Minneapolis looks like a military fortress ahead of the George Floyd murder trial verdict — with fears heightened by a drive-by shooting targeting some of the thousands of National Guard members trying to protect the city.
The Minnesota city had already dramatically increased security ahead of the trial of ex-cop Derek Chauvin — ramping it up even further following the fatal police shooting of Daunte Wright in Brooklyn Center, a Minneapolis suburb just 10 miles from where Floyd was killed.
As jury deliberations are set to start Monday in Chauvin’s murder trial, dramatic photos show huge chunks of the Twin Cities completely boarded up, fenced off and swamped by armed troops and military vehicles.
The National Guard has activated more than 3,000 troops to back up more than 1,000 law enforcement officers already involved in the multi-agency “Operation Safety Net” protecting the troubled area.
Guard members in fatigues are stationed across the city, in front of regular buildings as well as the heavily fortified police and court buildings, the Star Tribune noted. Law enforcement agencies from Ohio and Nebraska have also been called in to bolster security.
“All this military presence — it feels strange, like I’m in a movie or something,” Reese Farrell, 17, told the paper.
The threat is clear, however — highlighted by a drive-by shooting early Sunday that injured two of the thousands of National Guardsmen there.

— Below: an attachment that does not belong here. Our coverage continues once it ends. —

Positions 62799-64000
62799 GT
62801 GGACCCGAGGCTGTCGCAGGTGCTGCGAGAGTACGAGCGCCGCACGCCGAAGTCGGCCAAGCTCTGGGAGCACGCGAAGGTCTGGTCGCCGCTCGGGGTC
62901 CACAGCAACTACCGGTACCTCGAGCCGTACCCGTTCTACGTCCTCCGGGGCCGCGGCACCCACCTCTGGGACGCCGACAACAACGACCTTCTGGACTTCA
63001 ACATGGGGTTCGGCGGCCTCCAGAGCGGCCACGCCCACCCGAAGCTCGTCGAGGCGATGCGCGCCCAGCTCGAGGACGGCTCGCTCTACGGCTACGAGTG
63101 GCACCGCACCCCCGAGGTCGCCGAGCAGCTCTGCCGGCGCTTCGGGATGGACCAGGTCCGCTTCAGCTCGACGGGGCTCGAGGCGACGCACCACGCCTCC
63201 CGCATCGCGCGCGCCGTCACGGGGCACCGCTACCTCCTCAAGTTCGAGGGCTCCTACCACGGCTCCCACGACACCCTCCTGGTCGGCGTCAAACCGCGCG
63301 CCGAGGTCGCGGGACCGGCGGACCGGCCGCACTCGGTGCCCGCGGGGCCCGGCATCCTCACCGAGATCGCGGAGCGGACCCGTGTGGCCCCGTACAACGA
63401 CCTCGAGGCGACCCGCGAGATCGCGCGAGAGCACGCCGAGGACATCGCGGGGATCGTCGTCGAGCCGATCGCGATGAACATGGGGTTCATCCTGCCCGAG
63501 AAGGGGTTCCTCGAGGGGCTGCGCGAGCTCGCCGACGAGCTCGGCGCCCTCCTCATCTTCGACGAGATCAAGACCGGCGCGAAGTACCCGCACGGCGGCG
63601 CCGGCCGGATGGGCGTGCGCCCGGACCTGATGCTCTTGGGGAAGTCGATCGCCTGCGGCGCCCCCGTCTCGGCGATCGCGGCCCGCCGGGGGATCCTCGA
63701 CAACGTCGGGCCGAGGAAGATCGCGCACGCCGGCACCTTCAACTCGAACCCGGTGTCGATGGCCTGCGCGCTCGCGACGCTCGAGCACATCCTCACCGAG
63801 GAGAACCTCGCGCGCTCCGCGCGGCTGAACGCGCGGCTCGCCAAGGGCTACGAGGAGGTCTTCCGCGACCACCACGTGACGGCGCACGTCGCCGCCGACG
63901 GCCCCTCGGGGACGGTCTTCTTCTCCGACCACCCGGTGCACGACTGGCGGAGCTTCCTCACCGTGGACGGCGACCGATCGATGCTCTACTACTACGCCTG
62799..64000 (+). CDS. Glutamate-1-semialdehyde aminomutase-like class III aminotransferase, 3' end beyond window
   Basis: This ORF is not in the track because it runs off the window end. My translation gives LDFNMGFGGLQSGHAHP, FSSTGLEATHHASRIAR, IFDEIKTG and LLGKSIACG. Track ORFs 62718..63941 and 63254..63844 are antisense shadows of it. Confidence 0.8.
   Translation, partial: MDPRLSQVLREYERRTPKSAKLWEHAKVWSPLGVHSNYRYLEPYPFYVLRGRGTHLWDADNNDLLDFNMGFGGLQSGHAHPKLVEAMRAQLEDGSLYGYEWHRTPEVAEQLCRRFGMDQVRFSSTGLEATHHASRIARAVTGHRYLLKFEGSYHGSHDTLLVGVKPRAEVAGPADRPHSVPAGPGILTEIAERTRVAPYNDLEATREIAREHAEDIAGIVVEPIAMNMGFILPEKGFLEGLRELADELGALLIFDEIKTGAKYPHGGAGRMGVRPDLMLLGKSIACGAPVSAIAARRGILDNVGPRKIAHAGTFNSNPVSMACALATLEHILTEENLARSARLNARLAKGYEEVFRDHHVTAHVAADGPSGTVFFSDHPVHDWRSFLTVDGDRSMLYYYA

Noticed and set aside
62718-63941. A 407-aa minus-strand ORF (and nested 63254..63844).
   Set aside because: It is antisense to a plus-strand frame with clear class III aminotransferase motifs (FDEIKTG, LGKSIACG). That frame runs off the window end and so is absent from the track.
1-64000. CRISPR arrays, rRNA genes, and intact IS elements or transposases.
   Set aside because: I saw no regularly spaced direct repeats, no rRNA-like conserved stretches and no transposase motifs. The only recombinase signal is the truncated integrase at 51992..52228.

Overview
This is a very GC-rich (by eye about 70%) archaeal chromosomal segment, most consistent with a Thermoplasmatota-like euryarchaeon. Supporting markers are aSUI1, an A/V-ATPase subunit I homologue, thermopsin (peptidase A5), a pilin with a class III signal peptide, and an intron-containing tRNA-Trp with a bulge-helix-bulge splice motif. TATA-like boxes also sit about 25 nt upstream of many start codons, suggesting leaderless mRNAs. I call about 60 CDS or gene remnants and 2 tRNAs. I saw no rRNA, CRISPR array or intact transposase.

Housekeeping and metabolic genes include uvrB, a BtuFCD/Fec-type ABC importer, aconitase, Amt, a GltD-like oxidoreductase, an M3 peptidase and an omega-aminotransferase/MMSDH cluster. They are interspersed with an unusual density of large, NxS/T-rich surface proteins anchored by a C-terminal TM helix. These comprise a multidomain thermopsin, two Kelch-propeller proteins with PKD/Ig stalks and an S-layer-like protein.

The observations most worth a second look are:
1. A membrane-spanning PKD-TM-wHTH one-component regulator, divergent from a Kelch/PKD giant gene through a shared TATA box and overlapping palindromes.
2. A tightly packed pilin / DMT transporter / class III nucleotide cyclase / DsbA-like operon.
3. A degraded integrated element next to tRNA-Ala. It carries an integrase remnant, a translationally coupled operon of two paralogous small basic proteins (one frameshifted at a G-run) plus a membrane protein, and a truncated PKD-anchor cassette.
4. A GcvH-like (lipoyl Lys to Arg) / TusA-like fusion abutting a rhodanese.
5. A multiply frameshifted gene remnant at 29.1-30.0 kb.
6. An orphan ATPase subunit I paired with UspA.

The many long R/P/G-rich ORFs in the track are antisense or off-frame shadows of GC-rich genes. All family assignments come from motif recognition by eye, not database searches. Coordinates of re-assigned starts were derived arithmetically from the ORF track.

“This event highlights the volatility and tension in our communities right now,” said Maj. Gen. Shawn Manke, Minnesota National Guard Adjutant General. “I ask for peace as we work through this difficult time.”
The fortification of government buildings was expected to cost at least $1 million — but was deemed necessary because the Minnesota region has been repeatedly ravaged by violent protests since Floyd’s police-custody death last May, the Star Tribune said.
The governor said law enforcement agencies from Ohio and Nebraska also have been called to bolster security throughout the Twin Cities.
He acknowledged that the presence of officers and the Guard is causing trauma to some Minnesotans, particularly Black residents, and he said he supports calls for policy changes to address racial inequalities in the state.
Governor Tim Walz conceded that the military presence was causing trauma for some locals — but said it was necessary to get policy changes addressing racial inequalities, the paper said.
“We can’t pass those things if we are in chaos and crisis and our buildings are burning,” Walz said.
Many locals told the paper that they supported the military lockdown is it ended the destruction of the Twin Cities.
“I want to see justice and change, but I also don’t want my city to burn,” Dan Woodward told the paper.
“I slept well last night,” said 28-year-old bakery owner Germain Pérez of the National Guard presence making “the community safer.”
Jill Boschwitz offered candy bars to the Guard members, while conceding that their presence made her feel “antsy and thankful.”
“It’s a little disconcerting that they think we need this,” she said. “I just don’t want anyone to get hurt.”